No matter who wins Monday’s mid-term local government elections, state efforts will continue to get more of Norway’s 428 municipalities to merge. Government ministers in the country’s Conservatives-led coalition are pushing hard for so-called kommunereform (municipal reform), claiming its mergers would provide economies of scale, less bureaucracy and better delivery of public services.
It’s up to the various municipalites themselves, however, to propose, negotiate and eventually agree or disagree to join forces. The state government has claimed no one will be forced to merge, although some politicians and lobby groups think several should.
Among them is national employers’ organization NHO, which wants to see Norway cut its number of municipalities from the current 428 to just 77. That’s completely “out of touch with reality,” counters the rural-oriented Center Party, while an expert commission claims that all of Norway’s municipalities should have at least 15,000 to 20,000 inhabitants. Any local government representing fewer should merge with their neighbours, according to the commission that delivered its report on the issue to the state government last year.
The process for such mergers is never easy. The local elected officials leading negotiations all have vested interests, not least their own jobs. A merger of small four townships, for example, means at least three mayors and three administrative leaders would lose their positions of authority, as would many other civil servants.
Municipal reform, fronted first and foremost by the state government minister in charge of municipalities and administration, Jan Tore Sanner of the Conservatives, has been a campaign issue during recent weeks. Few communities have resolved it, though, and some may opt to hold a referendum to allow voters to decide whether they should merge with neighbouring communities. In Østfold County south of Oslo, the municipalites of Moss, Rygge, Våler and Råde have opted for a survey of residents who collectively would number 60,000 if the four join forces.
There are no guarantees such surveys or referenda will help, because residents themselves are split. Many want to retain local authorities and the smallness of the current system, and they don’t want to have to travel far to seek or arrange the many services local governments provide in Norway, from nursing home admissions to schools, day care centers or help at home.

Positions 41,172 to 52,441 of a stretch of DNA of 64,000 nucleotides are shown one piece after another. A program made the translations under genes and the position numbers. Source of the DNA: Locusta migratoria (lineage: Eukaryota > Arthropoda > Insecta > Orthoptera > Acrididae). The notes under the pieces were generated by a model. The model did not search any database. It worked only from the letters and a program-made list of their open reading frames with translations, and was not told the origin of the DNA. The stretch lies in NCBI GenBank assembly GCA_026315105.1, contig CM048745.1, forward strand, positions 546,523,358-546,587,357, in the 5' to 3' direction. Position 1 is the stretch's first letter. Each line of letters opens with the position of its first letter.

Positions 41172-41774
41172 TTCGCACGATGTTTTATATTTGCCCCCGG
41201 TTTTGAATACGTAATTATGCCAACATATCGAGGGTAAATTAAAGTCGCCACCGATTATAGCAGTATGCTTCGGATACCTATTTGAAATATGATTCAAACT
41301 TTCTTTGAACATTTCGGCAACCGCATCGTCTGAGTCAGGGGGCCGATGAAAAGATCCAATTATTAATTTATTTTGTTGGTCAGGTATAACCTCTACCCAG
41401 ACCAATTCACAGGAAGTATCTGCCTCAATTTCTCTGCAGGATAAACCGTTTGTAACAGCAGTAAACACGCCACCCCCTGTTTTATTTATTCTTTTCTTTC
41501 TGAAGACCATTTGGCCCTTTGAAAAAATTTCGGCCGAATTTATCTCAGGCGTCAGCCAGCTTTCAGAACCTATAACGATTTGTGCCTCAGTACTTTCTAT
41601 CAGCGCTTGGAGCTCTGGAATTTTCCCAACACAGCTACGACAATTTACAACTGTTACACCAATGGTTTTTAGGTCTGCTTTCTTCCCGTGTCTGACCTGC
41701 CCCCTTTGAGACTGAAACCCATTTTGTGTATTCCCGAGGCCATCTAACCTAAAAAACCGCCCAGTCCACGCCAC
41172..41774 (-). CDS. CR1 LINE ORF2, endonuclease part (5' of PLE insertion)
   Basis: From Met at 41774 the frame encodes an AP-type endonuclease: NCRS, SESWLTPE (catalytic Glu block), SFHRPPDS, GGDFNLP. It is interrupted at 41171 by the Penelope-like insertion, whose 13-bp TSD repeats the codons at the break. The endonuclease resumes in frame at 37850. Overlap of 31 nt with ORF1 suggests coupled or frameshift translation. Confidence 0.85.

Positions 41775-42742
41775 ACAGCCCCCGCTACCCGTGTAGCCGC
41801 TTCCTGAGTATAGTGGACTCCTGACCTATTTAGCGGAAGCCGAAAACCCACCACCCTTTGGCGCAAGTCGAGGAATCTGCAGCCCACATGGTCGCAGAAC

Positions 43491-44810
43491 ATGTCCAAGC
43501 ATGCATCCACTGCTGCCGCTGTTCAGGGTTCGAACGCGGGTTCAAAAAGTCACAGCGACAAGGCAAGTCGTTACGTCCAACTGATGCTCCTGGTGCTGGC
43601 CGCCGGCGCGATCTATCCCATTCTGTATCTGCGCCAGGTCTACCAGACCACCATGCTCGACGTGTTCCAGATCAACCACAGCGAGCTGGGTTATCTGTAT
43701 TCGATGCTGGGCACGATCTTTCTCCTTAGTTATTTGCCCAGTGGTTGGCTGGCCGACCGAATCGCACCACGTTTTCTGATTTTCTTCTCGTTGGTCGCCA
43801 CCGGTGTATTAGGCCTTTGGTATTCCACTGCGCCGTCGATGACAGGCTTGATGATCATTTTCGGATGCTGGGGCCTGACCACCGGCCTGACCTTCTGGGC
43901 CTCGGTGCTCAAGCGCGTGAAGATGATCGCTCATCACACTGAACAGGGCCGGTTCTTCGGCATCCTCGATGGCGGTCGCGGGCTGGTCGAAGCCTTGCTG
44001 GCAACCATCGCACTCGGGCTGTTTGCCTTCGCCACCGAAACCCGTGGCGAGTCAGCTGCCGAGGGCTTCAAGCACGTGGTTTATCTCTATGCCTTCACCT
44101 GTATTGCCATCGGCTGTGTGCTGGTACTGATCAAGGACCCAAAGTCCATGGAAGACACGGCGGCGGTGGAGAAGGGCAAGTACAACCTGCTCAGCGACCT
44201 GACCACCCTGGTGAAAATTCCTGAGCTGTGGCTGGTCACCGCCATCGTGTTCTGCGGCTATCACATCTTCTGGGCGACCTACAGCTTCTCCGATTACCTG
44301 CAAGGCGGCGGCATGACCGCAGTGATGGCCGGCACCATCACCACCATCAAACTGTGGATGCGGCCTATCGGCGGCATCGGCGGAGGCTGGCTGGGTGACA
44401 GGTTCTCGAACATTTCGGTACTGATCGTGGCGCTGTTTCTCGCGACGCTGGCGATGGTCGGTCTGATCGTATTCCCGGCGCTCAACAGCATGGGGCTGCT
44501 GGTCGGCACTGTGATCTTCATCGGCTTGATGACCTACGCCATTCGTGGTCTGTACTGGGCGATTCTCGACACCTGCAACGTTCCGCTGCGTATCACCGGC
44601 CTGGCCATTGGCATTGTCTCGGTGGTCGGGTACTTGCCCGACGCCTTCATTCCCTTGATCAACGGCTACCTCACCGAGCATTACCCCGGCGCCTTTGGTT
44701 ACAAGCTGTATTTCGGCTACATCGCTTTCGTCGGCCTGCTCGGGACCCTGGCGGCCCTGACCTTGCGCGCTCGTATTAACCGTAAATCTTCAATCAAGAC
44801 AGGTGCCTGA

Debate over the carrot and the stick
Sanner and his state government colleagues are offering economic incentives for those municipalities that do join forces. He’s backed by a majority in Parliament that’s encouraging municipal reform and asked all of Norway’s so-called kommuner in the fall of last year to “have a chat” with their neighbours about merging. Those agreeing to merge by June of next year will receive additional state funding and other forms of assistance as a reward.
It’s all supposed to be voluntary, but a majority in Parliament also opened up for exceptions. If, for example, three of four municipalities that have been negotiating a merger agree, but the fourth says “no,” it could be prodded into going along out of “regional consideration.” Labour, which leads the opposition in Parliament, disagrees with such prodding or force, though, as does the Center Party. Labour leader Jonas Gahr Støre has claimed Labour “isn’t against changes in local community structure,” telling newspaper Dagens Næringsliv (DN) recently that Labour’s local politicians are “therefore taking part in merger discussions all over the country.” He insists, though, that “such changes happen best” when they’re voluntary and have local support.
Retaining a voice
Many communities just want to retain their own voice and way of running their small slices of Norway’s social welfare state, like the island of Røst up north, not far from Lofoten. It only has around 560 residents but functions as its own community, responsible for providing those living on the island the same welfare services Norwegian get elsewhere for their tax money. Røst’s mayor, Tor Arne Andreassen, has been faced with the proposition of becoming part of Bodø Kommune on the mainland, the largest city in the vicinity, with Bodø welcoming the island’s 560 residents.
Andreassen of the Labour Party admits that Røst can’t deliver all the services Bodø can but also notes that it takes half-a-day to get to Bodø by boat and airfares are expensive. He told newspaper Aftenposten he’d therefore put off further negotiations in favour of allowing decisions to be made on the island: “It’s 110 kilometers over the sea to Bodø. It’s a bit difficult to call them in the morning and say, ‘it’s snowing here, someone needs to get out the plows.'”
Sanner will doggedly continue to urge mergers in advance of next June, while Støre wants the deadline for incentives extended. Monday’s elections may change the players in some communities, and thus those doing the negotiating, but few are expecting any major changes in the process. The government, Sanner has said, wants to move “power and responsibility” to bigger and “more robust” municipalities, to maintain welfare levels without jeopardizing local democracy. While he claims his ministry is “on target” with its reform efforts, he faces challenges over how to deal with communities like Røst, without use of force.